I'm going to make an outrageous Oscars prediction, and it has nothing to do with the winners. When the 89th annual Academy Awards air, the most coveted viewership demographic will be watching anything but the Hollywood awards show.
This Sunday's Golden Globes Awards kick off Hollywood's lengthy awards show season, or in fashion terms, the playoffs.
Dear Rooney Mara, As you've been making press rounds to promote your new movie, "The Girl With The Dragon Tattoo," we've been tracking your style, and honestly, we've been a little... non-plussed by it. But today was the final straw: you hit up a photocall in Berlin wearing what looks like a gray sports bra, a knee-length black skirt and a headband. We have to say something.
Most are what I would consider 'bad movies' that are being hailed elsewhere as greats, while a few are merely mediocre movies that are inexplicably being given a critical pass in most circles.
Having read all three of Stieg Larsson's novel trilogy featuring his super heroine Lisbeth Salander, and having seen all three of the Swedish movies adapted from those books as well as the American version, I have arrived at one conclusion: the Swedes win.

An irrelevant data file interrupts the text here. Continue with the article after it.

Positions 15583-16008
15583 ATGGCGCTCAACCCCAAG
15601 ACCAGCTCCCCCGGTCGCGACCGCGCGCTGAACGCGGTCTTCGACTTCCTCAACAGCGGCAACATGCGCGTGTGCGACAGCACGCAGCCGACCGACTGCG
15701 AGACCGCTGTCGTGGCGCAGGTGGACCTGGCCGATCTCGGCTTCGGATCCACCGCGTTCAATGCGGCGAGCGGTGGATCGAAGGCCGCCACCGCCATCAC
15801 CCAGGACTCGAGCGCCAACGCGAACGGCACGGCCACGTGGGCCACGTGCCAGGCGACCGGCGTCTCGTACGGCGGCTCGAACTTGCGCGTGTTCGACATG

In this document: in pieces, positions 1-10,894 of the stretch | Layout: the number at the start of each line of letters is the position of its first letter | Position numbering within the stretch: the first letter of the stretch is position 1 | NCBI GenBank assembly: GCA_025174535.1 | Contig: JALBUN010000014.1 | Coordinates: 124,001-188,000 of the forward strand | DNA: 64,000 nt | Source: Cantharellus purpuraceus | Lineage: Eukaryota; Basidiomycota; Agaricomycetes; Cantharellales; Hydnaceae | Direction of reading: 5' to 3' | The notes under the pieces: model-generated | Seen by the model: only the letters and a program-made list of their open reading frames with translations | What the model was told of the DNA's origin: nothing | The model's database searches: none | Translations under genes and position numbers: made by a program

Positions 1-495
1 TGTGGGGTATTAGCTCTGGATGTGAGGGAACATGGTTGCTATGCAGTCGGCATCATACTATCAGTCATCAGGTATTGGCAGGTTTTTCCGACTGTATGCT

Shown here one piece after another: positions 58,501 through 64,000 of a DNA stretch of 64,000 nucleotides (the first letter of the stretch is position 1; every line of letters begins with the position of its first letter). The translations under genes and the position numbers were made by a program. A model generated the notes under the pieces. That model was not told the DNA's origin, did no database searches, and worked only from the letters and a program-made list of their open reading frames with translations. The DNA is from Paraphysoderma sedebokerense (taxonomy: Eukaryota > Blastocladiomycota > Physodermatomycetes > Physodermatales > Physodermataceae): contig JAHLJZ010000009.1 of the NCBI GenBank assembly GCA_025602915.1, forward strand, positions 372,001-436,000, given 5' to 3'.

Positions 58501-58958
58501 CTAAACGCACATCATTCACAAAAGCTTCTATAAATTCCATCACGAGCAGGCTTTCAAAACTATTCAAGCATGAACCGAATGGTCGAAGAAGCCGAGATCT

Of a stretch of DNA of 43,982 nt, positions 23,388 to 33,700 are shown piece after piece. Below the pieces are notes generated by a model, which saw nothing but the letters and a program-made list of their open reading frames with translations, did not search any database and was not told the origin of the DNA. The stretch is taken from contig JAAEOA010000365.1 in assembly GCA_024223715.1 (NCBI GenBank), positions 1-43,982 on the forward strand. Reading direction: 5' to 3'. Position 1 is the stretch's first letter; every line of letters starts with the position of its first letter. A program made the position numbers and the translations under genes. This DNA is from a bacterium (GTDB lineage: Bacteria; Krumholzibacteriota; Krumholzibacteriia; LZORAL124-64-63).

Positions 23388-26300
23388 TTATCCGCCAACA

Is Fincher's film better than Oplev's? Not really. It's different; it's probably as good as the Swedish version. But better? Nope, sorry.
Salander's character, and her appeal to readers, isn't about sex. It's about her resilience in the face of adversity -- significant adversity. It's about her persistent and dogged will to see justice done.
There are a lot of versions of truth available within the framework of The Social Network, and because the film's major players are have their own relationship with the truth, the story becomes infinitely more engaging.
The Social Network proves that assholes pretty much run the world. As if we needed a reminder.
The Social Network satisfies in ways great and small, as it tells a small story with big implications.
The selection of Rooney Mara to play the part of Lisbeth Salander in Stieg Larsson's Millenium Trilogy, never seemed to make any sense to fans of the tiny but viper-like victim of Sweden's child welfare system.
The Winning Season follows the three-act, sports-movie formula, but it works much better than you'd expect because of the real desperation Sam Rockwell brings to his character.
I think it was the right decision to cast an unknown in the role but they've put a big burden on such slight shoulders. Let's hope Mara is as resilient and fearless as the character she is about to play.